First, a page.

SoilOptix® Blog

Soil Organic Carbon Above Ground Biomass: How to Manage and Maintain Carbon Stocks in Soil?

Carbon is one of Earth’s most common and essential elements and is one of the life’s building blocks. Carbon constitutes approximately 58% of the soil organic matter, and soils with more carbon content tend to be darker in color and much more resilient to precipitation extremes, improving water infiltration and retention. Soil organic carbon above-ground biomass density comprises the carbon stored in living plant tissues above the Earth’s surface.

We can conceptualize carbon storage by imagining it as a bank account, with several deposits and withdrawals of carbon. Both above-ground and below-ground crop biomass left in the field after harvest can be considered ‘deposits,’ as can manure and cover crop biomass, while soil erosion, crop harvest (grain, chopping, baling), tillage, burning residue, and microbial respiration can all be considered ‘withdrawals.’

soil organic carbon above ground biomass

Source: Freepik

How is carbon lost from the soil?

Carbon can be lost through physical or chemical means. Physical loss occurs when water, wind, or other erosive forces carry soil, carbon, and other nutrients offsite. A historical example of this loss was the rapid topsoil erosion from northeastern hill farms in the 19th century during a mass conversion of forests into pasture. The widespread removal of trees altered water patterns and reduced soil stability, resulting in losses of soil carbon from the landscape during wind and rain events.

Chemical loss of soil carbon results from the combustion of organic matter during a forest fire or from the metabolic processes of the soil biota, which we call respiration. As soil organisms break down and consume organic matter, they release carbon gas into the atmosphere. Most respiration is in the form of CO2. However, when oxygen levels are low in the soil, which occurs when the soil is saturated with water, the soil organisms emit methane (CH4), a potent greenhouse gas.

Living roots also release CO2 into the soil during metabolic processes associated with maintenance and growth. The release of carbon gas through the metabolism of living microbes, fauna, and roots is called soil respiration. It’s important to note that the living organisms in the soil are respiring, not the soil itself.

Feeding your soil takes 90% of added plant biomass:

At least 90% of crop biomass inputs added to soils are consumed by soil organisms (mostly microbes) and returned to the atmosphere as carbon dioxide. Put another way, for every ten lb., tons, or kg of crop biomass going into your soil, you get one lb., ton, or kilograms of soil organic matter, a 10:1 ratio. About half of this loss occurs in the first year, increasing to 80% after seven years and reaching the 90% loss after 30 years. However, it can happen much faster depending on several factors. Warmer, wetter conditions and soil disturbance all increase the speed of these losses.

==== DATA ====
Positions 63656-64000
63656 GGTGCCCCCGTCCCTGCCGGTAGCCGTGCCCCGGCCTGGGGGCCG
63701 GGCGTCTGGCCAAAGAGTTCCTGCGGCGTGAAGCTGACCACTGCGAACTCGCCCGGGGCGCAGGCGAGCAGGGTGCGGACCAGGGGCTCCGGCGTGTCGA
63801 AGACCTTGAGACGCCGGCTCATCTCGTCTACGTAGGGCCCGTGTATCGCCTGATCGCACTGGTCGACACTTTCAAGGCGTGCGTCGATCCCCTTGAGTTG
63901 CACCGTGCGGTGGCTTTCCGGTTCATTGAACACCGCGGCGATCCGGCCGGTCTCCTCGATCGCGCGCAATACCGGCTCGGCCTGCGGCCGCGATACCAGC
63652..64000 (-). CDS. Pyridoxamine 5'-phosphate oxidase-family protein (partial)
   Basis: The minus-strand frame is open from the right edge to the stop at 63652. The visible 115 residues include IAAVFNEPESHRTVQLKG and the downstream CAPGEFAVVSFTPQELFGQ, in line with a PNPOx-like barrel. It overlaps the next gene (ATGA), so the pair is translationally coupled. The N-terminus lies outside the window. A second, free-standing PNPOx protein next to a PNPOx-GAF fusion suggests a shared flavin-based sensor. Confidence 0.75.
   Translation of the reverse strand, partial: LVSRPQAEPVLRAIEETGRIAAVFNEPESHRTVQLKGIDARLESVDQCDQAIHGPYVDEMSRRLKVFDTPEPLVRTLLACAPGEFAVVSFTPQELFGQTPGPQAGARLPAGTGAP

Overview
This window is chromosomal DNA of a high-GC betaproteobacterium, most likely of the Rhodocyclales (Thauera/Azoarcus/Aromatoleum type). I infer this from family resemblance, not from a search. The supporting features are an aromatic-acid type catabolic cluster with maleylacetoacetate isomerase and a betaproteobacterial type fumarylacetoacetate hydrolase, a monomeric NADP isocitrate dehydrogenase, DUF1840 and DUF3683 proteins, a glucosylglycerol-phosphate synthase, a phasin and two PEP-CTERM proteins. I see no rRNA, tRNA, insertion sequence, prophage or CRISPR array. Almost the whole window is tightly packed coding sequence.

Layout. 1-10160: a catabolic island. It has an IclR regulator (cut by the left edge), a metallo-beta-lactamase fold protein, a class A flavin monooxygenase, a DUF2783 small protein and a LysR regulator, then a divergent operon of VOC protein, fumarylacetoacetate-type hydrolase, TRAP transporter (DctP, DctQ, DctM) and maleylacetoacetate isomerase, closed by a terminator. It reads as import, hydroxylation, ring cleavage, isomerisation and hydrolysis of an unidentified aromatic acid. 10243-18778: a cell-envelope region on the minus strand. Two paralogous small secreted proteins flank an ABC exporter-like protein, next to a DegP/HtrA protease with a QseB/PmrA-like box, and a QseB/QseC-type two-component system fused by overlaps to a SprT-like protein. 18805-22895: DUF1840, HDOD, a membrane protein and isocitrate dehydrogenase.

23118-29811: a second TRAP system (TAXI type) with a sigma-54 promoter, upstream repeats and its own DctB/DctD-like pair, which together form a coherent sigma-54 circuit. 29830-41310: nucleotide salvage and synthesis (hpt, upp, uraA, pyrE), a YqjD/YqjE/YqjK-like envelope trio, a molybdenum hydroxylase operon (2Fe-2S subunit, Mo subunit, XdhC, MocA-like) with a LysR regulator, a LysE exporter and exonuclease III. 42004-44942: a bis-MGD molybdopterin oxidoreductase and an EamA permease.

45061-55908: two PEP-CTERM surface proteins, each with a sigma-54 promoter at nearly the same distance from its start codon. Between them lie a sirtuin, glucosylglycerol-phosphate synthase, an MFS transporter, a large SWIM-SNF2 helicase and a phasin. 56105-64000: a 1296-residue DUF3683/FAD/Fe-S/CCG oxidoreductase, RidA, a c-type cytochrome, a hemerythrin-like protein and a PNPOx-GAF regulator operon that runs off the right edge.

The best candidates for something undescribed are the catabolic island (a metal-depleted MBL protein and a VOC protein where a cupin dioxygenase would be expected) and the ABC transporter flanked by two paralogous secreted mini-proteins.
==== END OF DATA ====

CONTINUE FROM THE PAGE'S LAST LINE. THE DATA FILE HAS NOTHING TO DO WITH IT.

Scientists believe this is a conservative estimate, most relevant when the soil has a large capacity for holding organic matter. As SOM levels build, it becomes increasingly difficult to increase SOM, thus requiring more than the 10:1 ratio.

How will continued climate change affect soil carbon?

The affect of climate change on soil organic carbon above-ground biomass is uncertain. Warming may accelerate decomposition and soil respiration rates, leading to significant losses of soil carbon, as is occurring in the Arctic, where permafrost is thawing. Heavy rainfall events caused by a warmer atmosphere could increase soil erosion. Higher water tables could also increase methane emissions if soils are saturated for more extended periods. Climate change may also influence tree growth and health, influencing live root exudates, root turnover, and organic matter inputs.

Scientists project that over time, the effects of climate change are likely to change the distribution and composition of vegetation, which may result in changes in the amount of carbon stored in the soil. And we may see more incidents of wildfire that result in emissions of stored carbon. While the impact of climate change on soil carbon is complex and context-dependent, forest soils should be protected because they store a large amount of carbon.

How can we manage soil carbon?

Forest managers and landowners should seek to minimize disturbances caused by water runoff, equipment, vehicles, tilling, and excavation to prevent soil carbon losses. Maintaining vegetation adjacent to wetlands, seeps, streams, vernal pools, and other water bodies can reduce soil erosion from water runoff. Water diversion structures on roads and trails, such as dips and water bars, help to minimize erosion and keep water on site by redirecting water into depressions where the soil can slowly absorb it.

Strategies to reduce soil carbon losses include laying out roads and trails to avoid steep slopes. Restricting equipment and vehicle use when the soils are frozen or dry, avoiding wet soils, and using structures such as bridges, or branches spread across the traveled surface will reduce soil rutting and compaction. Because soil disturbance intensity is directly proportional to soil carbon reduction, disturbances should be limited to as small an area as possible.

In conclusion:

Soil is more than just a bucket for C storage. It is instead a valve controlling the flow of C. Depending on our management, that flow can be increased or decreased, and timing can be adjusted. Given the difficulty of increasing soil organic matter, and climate change will make it increasingly complex, we should focus on maintaining current SOM levels and C/energy flow through the soil. That may be all we can hope to do.